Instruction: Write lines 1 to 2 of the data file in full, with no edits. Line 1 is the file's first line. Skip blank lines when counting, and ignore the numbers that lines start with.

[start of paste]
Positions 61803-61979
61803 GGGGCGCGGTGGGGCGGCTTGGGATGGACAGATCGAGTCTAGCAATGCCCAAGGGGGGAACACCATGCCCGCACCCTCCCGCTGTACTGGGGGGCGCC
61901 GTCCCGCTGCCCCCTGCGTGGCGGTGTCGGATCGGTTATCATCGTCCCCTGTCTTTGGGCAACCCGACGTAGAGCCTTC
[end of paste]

Positions 61803-61979
61803 GGGGCGCGGTGGGGCGGCTTGGGATGGACAGATCGAGTCTAGCAATGCCCAAGGGGGGAACACCATGCCCGCACCCTCCCGCTGTACTGGGGGGCGCC